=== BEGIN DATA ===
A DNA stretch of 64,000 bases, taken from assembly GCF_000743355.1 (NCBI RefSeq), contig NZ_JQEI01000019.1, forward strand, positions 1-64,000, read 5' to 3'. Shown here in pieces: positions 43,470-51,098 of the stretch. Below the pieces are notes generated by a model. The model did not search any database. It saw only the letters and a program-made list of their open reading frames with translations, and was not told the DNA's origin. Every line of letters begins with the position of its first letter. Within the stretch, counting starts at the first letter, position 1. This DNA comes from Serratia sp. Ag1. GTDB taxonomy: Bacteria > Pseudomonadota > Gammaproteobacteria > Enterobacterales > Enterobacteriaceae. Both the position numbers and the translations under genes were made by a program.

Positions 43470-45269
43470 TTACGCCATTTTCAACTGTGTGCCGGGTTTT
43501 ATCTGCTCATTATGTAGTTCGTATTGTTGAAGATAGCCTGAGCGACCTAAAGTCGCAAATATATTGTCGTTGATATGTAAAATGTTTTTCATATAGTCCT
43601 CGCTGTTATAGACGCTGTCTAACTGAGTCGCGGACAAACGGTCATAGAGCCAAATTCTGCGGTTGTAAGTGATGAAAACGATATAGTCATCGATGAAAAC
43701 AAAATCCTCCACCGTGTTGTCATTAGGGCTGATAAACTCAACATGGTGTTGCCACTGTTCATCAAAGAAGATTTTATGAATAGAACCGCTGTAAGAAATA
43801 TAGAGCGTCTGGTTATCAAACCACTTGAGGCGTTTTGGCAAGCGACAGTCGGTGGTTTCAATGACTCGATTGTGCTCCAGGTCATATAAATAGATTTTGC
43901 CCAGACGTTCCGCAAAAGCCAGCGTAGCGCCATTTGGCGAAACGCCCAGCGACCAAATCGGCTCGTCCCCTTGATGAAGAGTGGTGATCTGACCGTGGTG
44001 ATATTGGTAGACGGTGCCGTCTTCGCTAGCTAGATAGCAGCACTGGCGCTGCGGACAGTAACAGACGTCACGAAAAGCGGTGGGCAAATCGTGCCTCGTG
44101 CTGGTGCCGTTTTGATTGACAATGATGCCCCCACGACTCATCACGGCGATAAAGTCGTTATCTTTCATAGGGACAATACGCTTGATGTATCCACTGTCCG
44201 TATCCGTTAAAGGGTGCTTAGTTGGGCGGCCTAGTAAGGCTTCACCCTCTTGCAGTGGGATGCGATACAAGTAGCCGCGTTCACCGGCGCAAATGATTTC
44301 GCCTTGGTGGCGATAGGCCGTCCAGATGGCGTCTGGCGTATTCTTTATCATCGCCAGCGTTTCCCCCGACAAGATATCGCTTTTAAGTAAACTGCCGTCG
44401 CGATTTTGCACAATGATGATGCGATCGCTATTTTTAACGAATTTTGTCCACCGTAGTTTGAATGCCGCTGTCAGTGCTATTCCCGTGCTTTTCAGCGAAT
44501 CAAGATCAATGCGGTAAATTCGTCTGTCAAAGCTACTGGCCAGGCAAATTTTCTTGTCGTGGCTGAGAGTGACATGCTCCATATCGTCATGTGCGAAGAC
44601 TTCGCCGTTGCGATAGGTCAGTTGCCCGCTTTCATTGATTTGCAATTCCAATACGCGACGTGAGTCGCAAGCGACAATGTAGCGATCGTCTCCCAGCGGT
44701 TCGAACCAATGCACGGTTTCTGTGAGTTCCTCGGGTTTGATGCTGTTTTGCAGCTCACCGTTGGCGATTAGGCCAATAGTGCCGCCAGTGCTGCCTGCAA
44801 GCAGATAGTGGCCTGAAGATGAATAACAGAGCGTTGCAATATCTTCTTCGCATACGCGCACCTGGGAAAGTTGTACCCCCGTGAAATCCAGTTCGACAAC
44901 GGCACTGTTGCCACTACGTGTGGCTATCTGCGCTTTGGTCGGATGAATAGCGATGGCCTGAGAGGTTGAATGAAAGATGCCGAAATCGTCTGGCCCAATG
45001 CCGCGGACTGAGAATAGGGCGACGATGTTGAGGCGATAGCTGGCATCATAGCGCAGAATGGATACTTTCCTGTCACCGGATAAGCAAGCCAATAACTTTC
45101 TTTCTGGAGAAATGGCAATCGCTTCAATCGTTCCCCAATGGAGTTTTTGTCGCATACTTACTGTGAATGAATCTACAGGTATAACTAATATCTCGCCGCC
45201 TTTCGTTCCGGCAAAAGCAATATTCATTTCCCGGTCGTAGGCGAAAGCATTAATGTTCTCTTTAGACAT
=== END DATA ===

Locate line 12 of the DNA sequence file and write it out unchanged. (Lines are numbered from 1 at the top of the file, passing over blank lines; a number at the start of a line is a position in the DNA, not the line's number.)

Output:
44301 GCCTTGGTGGCGATAGGCCGTCCAGATGGCGTCTGGCGTATTCTTTATCATCGCCAGCGTTTCCCCCGACAAGATATCGCTTTTAAGTAAACTGCCGTCG